Churches explores the way our experience of the world is shaped through the stories we tell about ourselves. These poems braid multiple narratives that often take place in different times, or are seen through the eyes of various speakers. Here, Prufer explores the interior and subjective nature of time as he engages with mortality, both as a cultural construct and a deeply personal, unarticulatable anxiety: “In this filtered light, / my brain is a nimbler thing, and strange. It loves / the slow derangements distance brings.”
“Poetry,” from Churches:
That car was burning. Are there any questions? It rested on its roof, flipped. Are there any questions? The windshield had scattered its pointed little thoughts over the pavement. Hello? The wheels were muscle only and knew little, spinning pointlessly against the air. The radio glowed like my heart, and it sang like my heart. Even now, the man inside tries not to sleep. Anyone? How darkness makes beautiful the same fire daylight ignores. How that queer flower blooms best at night. I saw the whole thing. Here I am. Up here.
It’s a rickety balcony I’m standing on. Then the car crash turned the houselights on, so there you all are gathered at your windows. The ambulance purred to a stop, its great red heart flashing over the houses. It warms the skin, and when I move, the planks below me want to break– Won’t you cut his seatbelt with those clippers? Won’t you haul him out so I can see? –then down I’ll fall past my neighbors’ windows, down I’ll tumble to where the car is burning, to where that man sleeps inside it and the column of smoke is invisible in the night and you won’t notice my descent, no, you won’t cry out, you won’t turn and gather around me, you won’t ask me any questions at all.
“Kevin Prufer is one of our best poets from the younger generation who still believe in the pure power of the lyric, the rhythm, and the force of the voice … This is one of the best books of 2011.” – Bloomsbury Review
“A rare poetry collection: as angry and ironic over the state of contemporary America—figured here as a great classical empire in decline—as it is funny and perversely pleasurable.” – Publishers Weekly, Best Books of the Year
“Churches (Four Way Books, 2014) is a collection that dazzles with sound and macabre landscapes where anything is possible….Prufer is a poet that you can trust with your mind. He may bring you to the reaches of subjective reality but you always return somehow more whole and with a greater understanding of the human conditions of suffering, grief, love, and fear.” Read the full review.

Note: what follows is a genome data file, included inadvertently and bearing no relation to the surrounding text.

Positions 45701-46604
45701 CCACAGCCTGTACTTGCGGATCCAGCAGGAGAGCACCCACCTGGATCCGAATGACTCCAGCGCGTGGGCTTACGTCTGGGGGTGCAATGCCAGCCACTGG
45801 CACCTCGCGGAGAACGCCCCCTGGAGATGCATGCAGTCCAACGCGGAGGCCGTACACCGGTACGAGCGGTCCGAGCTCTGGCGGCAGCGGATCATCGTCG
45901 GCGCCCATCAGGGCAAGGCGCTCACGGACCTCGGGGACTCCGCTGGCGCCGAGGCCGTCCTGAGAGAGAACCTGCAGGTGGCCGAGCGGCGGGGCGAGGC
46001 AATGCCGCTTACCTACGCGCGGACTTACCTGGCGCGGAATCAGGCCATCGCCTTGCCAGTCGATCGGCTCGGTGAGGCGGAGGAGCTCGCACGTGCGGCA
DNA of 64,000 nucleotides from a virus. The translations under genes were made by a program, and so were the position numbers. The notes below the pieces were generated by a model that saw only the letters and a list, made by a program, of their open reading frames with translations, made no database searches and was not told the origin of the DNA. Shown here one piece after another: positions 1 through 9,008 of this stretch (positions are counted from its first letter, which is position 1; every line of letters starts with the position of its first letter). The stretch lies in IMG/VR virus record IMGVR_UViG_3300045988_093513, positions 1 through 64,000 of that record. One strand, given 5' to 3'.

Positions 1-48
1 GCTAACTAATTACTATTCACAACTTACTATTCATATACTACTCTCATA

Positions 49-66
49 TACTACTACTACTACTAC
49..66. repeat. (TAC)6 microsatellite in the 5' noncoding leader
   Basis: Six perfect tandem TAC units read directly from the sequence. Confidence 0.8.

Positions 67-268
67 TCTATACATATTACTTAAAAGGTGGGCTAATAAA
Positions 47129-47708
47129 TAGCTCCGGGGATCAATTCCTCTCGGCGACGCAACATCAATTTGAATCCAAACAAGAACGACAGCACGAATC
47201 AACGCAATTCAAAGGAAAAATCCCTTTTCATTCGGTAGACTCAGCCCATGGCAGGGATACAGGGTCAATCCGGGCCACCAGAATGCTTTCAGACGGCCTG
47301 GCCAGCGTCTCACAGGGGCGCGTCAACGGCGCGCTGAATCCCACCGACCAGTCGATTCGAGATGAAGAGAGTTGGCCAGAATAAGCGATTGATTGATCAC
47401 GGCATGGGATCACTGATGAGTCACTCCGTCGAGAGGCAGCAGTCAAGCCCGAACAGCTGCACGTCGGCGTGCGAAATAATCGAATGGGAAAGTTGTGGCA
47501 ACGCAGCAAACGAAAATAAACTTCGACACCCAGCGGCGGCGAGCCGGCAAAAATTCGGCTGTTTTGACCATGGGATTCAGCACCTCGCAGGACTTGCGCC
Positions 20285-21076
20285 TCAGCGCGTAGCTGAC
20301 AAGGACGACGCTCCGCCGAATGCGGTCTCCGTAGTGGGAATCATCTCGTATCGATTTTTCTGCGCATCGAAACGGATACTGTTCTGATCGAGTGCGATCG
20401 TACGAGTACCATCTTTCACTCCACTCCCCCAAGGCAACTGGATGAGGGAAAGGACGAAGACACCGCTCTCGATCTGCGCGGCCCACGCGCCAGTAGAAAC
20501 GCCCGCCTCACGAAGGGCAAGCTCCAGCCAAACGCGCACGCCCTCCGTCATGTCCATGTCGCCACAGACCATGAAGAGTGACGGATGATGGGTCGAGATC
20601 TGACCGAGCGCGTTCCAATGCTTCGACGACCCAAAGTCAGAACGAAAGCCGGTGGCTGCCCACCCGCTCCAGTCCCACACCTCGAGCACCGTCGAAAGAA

“Prufer (In a Beautiful Country) suffuses a landscape of strange, near-apocalyptic Americana with off-kilter religiosity and consciousness of mortality, featuring statesmen, children, lovers, a dying father, and the scepter-like presence of a young daughter.” Read the full review.
“Many of the poems in Churches, by Kevin Prufer, are full of fire, smoke, and broken glass. Their speakers often find themselves in a world figured as a womb of violence, forced to face—without the solace of religious abstraction, and often under the harshest of conditions—human mortality. Out of these wombs is born, for the reader, a necessity to contemplate the role of faith in our attempts to survive and understand the harm done to us by circumstances, or by others, but also to consider that the harms we suffer are often of our own doing. These poems frequently illustrate the failure of the coping mechanisms that we have come to rely upon in a post-Nietzschean world where religious faith is either absent, or, even worse, destructive.” Read the full review.
“The poems in Churches are composed of materials that, in lesser hands, could become prescriptive and moralizing. But what makes these poems so ephemeral and tough is the way Prufer lets his stories and subjects speak for themselves, eluding any attempt we might make to reduce them to their constituent parts.” Read the full review.
“Kevin Prufer’s sixth book, Churches, weaves narratives past and present into graceful, sprawling poems. Most poems in the book, such as the first one, ‘Potential Energy is Stored Energy,’ use a split narrative structure. In that poem, the heat of bomb in train is juxtaposed with the heat of a fever in a baby. It is a powerful device and Prufer puts it to good use in the collection.” Read the full review.